A business which employs staff should have a robust payroll process set up. You might be ready to take someone on, or you may need to pay yourself as the director of a limited company. Whatever the reason, there’s more to payroll than just paying someone. Get started with our guide to setting up and managing payroll for your small business.
Why does my business need payroll?
Payroll is the broad term which describes the way which someone’s pay is calculated. It involves adding together everything they are due to be paid, minus deductions such as tax and National Insurance.
If your business employs someone, then you’re required to submit information about their earnings to HMRC. The payroll process involves meeting your reporting obligations, along with other essentials such as pensions and providing payslips to employees.
Who do I need to include on payroll?
Anyone that is employed by your business should be included on payroll. If you are the director of a limited company, then you are an employee of the business too. If that’s the case, don’t forget to add yourself to payroll!
How do I set up my own payroll?
There are a few steps to setting up a payroll for the first time, and then managing payroll after that. Typically payroll creation involves:
letting HMRC know that you are an employer
payroll software to record information and calculate pay amounts
paying any deductions made on behalf of your staff (such as tax, National Insurance, and pensions contributions)
How do I register as an employer for payroll?
The first step in getting started with payroll is letting HMRC know that you’re employing someone (even if it’s you). You can register online as an employer, and should do this before running payroll for the first time.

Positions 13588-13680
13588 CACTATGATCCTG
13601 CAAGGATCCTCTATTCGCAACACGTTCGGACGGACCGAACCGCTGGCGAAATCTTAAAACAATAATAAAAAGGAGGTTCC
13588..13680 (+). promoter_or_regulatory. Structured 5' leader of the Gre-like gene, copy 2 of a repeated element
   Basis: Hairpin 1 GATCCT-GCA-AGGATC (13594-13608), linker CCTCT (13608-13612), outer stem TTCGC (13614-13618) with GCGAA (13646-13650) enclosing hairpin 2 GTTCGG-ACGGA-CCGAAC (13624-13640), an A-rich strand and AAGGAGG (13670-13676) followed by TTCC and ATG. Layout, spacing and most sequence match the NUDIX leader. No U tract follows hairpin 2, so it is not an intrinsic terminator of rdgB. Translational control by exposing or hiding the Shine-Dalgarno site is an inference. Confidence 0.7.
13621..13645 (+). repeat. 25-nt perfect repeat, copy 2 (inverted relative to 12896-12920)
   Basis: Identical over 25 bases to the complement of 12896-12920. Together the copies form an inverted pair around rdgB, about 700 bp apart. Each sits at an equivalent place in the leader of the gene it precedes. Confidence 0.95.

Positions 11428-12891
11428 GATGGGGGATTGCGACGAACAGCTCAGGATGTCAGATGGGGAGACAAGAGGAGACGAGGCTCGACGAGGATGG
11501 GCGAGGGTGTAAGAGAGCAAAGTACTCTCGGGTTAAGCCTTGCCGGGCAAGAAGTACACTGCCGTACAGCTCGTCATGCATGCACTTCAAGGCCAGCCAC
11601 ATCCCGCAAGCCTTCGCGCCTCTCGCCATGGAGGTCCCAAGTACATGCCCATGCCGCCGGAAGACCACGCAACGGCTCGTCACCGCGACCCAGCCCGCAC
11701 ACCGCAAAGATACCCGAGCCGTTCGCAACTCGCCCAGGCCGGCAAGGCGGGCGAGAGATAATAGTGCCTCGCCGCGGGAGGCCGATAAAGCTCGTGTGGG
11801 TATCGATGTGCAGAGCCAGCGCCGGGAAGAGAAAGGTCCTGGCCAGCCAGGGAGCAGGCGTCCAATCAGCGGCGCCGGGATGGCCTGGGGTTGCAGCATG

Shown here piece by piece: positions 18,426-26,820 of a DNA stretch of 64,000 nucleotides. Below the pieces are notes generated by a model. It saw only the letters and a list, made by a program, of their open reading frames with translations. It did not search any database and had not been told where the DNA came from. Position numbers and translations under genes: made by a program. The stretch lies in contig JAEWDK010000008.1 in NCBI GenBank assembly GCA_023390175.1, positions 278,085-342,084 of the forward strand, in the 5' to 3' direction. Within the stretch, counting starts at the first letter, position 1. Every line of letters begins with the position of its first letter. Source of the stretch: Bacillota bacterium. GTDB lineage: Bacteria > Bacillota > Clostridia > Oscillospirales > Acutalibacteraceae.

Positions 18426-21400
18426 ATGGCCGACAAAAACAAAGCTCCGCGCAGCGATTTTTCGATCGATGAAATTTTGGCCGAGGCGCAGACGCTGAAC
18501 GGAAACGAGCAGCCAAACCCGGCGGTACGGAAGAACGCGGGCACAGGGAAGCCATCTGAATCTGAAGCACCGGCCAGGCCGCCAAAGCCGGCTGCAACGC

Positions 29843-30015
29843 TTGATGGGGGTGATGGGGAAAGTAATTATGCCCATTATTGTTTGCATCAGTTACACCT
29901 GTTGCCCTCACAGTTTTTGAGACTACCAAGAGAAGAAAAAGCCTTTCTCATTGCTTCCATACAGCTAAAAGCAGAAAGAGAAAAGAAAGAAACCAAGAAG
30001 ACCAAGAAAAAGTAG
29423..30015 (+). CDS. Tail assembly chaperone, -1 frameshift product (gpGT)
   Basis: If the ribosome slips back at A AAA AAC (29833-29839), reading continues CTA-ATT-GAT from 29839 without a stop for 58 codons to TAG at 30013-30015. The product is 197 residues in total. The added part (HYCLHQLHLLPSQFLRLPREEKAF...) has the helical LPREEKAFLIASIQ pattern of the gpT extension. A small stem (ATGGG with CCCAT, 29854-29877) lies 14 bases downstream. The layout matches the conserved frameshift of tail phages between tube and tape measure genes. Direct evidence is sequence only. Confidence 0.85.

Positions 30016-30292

PAYE stands for Pay as You Earn, and is a way of paying income tax and NI contributions. It is the employer’s responsibility to deduct tax and NI from an employee’s wages, and then pay this deduction to HMRC on their behalf.
After registering as an employer with HMRC, you will be sent login details for PAYE Online. This is the online portal where you can send payroll information to HMRC, and make relevant payments. Be warned though, it can take up to five days after registering for the details to come through!
Setting up staff on payroll
To help you pay your employees correctly, there is some information you will need before setting them up on payroll. HMRC have a guide which explains what you’ll need to tell them about your employees. Your payroll records should also store this information, along with their bank details so they can be paid!
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Recording this information is important as it ensures the correct tax code is used, and avoids any gaps in employee’s NI record or student loan repayments.
What records should I keep when running payroll?
Each time you run payroll (so every time you pay your employees) there is information that you must keep a record of.
The records you should keep when running payroll usually include:
How much you pay your employee(s). This might consist of their;
expenses or benefits
other pay such as Statutory Sick Pay (SSP) or Statutory Maternity Pay (SMP)
Deductions that you make, such as;
income tax (PAYE)
student loan repayments
Holiday and sickness absences
Expenses claims and any staff perks or benefits
Information about the reports and payments you provide to HMRC
Payroll records must be kept for a minimum of three years from the end of the tax year which they relate to.
What other obligations do I have when running payroll?
If you are an employer, you are required to collect and make pension contributions for eligible employees. It basically means the employee pays a bit, and the employer pays a bit. There are plenty of pension providers to choose from. NEST, the National Employment Savings Trust, was set up as part of the government’s scheme for automatic pension enrolment.
Clear payroll periods, which you stick to
A payroll period is the length of time for which each payroll is calculated and paid to the employee. For example, a weekly pay period means that staff get paid each week. Consider other cash flow obligations when choosing your payroll period and pay date. This will help make sure that you’ve always got the money to actually pay wages and associated costs!
Provide employee payslips
Payslips must be provided to employees on or before payday, and can be in paper format or electronic. They must show;
Gross pay (all earnings before any deductions are made)
Net pay (the amount that will actually be paid once deductions are made)